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The fifth episode of IPI’s podcast series IPI Freedom Dialogues: Turkey is out now!
In the fifth episode of IPI Freedom Dialogues: Turkey podcast, host Cansu Çamlıbel and her guest Yaman Akdeniz, a prominent Turkish academic and cyber-rights expert, discuss Turkey’s controversial new social media regulations . The new social media law passed in July 2020 places huge liability and legal responsibility on social media platforms and is widely seen as a new tool for the Erdoğan government’s regime to censor content online and put freedom of expression and journalism at great risk.
Previous episodes of IPI’s Freedom Dialogues: Turkey podcast are available here.
Online media, and especially social media, re-shape and re-produce language, impacting societal consensus or polarization around certain issues in Turkey. Independent media outlets, which depend heavily on their social media presence, keep trying to deliver the news to the public despite numerous restrictions and state-led harassment. But the new law will restrict the free space for news and information online. It will require foreign social media platforms to appoint Turkey-based representatives to carry out content removal requests from Turkish authorities.
In this episode, Akdeniz gives a general framework of the law and highlights that the new regulation is not necessarily “new”, mentioning that it was actually an amendment to a 2007 law that kicked off Turkey’s efforts to regulate the Internet. “The new regulation creates a danger of becoming a part of the Turkish judiciary system”, Akdeniz says.
As host Çamlıbel pointed out, hope remains that these large tech companies will remember their motivation of providing people with these online platforms, which serve as a last battlefield for freedom of expression in Turkey, when they decide how to respond to the law.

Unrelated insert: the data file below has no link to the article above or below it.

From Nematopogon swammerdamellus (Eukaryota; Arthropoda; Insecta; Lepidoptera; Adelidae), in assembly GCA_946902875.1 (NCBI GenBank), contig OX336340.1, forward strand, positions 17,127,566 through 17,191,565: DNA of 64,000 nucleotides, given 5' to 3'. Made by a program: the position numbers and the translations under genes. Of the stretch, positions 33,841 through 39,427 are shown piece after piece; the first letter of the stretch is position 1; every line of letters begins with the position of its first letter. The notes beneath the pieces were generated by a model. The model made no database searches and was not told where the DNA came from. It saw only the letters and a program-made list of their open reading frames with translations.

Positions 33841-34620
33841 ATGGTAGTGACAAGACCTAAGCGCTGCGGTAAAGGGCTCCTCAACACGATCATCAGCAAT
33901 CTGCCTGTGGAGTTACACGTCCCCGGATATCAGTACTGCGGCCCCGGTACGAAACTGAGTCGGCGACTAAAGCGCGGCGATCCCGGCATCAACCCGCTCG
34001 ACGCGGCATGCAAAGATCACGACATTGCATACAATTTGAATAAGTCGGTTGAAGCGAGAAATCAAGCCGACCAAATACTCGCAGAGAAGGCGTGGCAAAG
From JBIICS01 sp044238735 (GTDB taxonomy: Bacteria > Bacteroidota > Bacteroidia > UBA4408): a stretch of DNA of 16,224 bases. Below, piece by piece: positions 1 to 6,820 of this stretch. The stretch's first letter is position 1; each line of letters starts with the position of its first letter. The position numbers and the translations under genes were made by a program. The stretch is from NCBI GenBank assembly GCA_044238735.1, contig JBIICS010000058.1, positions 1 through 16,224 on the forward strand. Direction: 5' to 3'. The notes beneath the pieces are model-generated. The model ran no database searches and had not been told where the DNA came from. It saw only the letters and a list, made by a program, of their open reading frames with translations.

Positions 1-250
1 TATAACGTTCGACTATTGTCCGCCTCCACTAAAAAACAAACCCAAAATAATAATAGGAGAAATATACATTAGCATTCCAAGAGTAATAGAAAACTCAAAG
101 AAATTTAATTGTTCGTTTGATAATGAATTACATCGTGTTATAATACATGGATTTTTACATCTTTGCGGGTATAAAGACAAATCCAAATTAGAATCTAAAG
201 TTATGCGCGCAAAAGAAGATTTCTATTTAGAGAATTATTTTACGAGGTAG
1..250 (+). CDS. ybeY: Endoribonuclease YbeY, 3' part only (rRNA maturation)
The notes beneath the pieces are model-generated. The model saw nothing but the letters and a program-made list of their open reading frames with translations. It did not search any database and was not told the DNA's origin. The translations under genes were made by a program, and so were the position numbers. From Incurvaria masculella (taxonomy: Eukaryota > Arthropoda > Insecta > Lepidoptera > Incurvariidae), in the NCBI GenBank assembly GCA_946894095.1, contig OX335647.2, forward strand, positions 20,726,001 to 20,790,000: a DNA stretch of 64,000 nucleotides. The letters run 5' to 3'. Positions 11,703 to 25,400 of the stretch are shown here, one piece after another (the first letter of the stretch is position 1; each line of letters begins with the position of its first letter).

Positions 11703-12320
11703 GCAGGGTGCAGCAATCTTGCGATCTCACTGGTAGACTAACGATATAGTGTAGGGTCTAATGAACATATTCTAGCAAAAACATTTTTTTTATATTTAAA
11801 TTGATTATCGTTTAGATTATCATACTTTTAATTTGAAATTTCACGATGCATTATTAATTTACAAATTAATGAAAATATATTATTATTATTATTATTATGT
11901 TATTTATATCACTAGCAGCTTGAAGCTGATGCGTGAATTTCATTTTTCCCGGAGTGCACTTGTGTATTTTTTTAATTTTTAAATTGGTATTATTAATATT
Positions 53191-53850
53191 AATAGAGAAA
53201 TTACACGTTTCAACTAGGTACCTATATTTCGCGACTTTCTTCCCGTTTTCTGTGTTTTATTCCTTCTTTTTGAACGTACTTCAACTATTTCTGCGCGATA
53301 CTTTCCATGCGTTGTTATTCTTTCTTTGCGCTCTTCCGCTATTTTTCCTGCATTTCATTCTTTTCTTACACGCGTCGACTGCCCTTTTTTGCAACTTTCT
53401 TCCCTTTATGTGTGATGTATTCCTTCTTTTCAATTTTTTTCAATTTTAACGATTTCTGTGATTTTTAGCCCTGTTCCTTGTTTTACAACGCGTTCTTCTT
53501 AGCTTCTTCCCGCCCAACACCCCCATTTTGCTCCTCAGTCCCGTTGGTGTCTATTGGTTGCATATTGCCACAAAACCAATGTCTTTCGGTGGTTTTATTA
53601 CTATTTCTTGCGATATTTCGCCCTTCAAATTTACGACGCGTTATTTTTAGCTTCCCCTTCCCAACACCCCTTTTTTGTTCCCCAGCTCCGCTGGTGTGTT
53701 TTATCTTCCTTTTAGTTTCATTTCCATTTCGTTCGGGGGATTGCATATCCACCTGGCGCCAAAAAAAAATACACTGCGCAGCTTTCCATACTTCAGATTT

Topics covered in the podcast include:
- General assessment on what the new social media law means for journalists, activists and other members of the society as social media users
- Great legal and social liability that the law puts on big tech companies
- Possible outcomes for social media platforms and what to expect from them as a response
- The criteria and standard procedure for big tech companies such as Twitter to answer the blocking demands from countries
- Difference between Germany’s social media law and its newly Turkish version
- The consequences for independent news media if social media networks comply with the regulation
- How would this law affect the government and its supporters, who heavily use social media and make good use out of it
About IPI Freedom Dialogues: Turkey
The International Press Institute (IPI) is proud to launch the new podcast series IPI Freedom Dialogues: Turkey, a platform for timely, vital conversations on press freedom, freedom of expression and the future of quality journalism. You’ll get the inside story from some of Turkey’s most trusted editors, journalists and relevant experts as they analyse and shed light on key journalism-related issues in Turkey for both local and international audiences. Episodes will be available in both English and Turkish.
As independent journalism in Turkey faces massive repression, its practitioners are fighting to keep the public informed and reinvent the profession to face the challenges to come. Hear from the experts.
IPI Freedom Dialogues: Turkey is hosted by Cansu Çamlıbel, editor-in-chief of the popular English language news site Duvar English and a member of IPI’s Turkey National Committee. Before joining Duvar, Çamlıbel was the U.S. correspondent of Hürriyet Daily News.
Highlights from the episode (Yaman Akdeniz):
“Turkey is the world champion on blocking access, with 5487 requests to Twitter.”
“Now, judges are entitled to ask content providers, news organisations to remove content from their server. But also they can ask this to social media platforms operators to remove or to completely close down social media accounts.”
“Having legal representatives and establishing offices in a hostile country like Turkey from a judicial perspective where there are serious allegations that there is no rule of law and that the judiciary is not independent will be a major challenge for these companies.”
“The decision of whether they will have an office here or not cannot be based on only business needs. These platforms need to take human rights, data privacy as well as freedom of expression into account. Access to information issues need to be part of these considerations by the social media platforms.”
“If these companies do come and open offices, the next call will be from Azerbaijan and Kyrgyzstan, Turkmenistan where there are serious concerns about human rights. They need to think very hard before coming to a conclusion.”
“German (social media) law inspires authoritarian regimes. All scholars and civil society organisations did protest against that legislation as well. The Turkish version is 10 times worse than that.”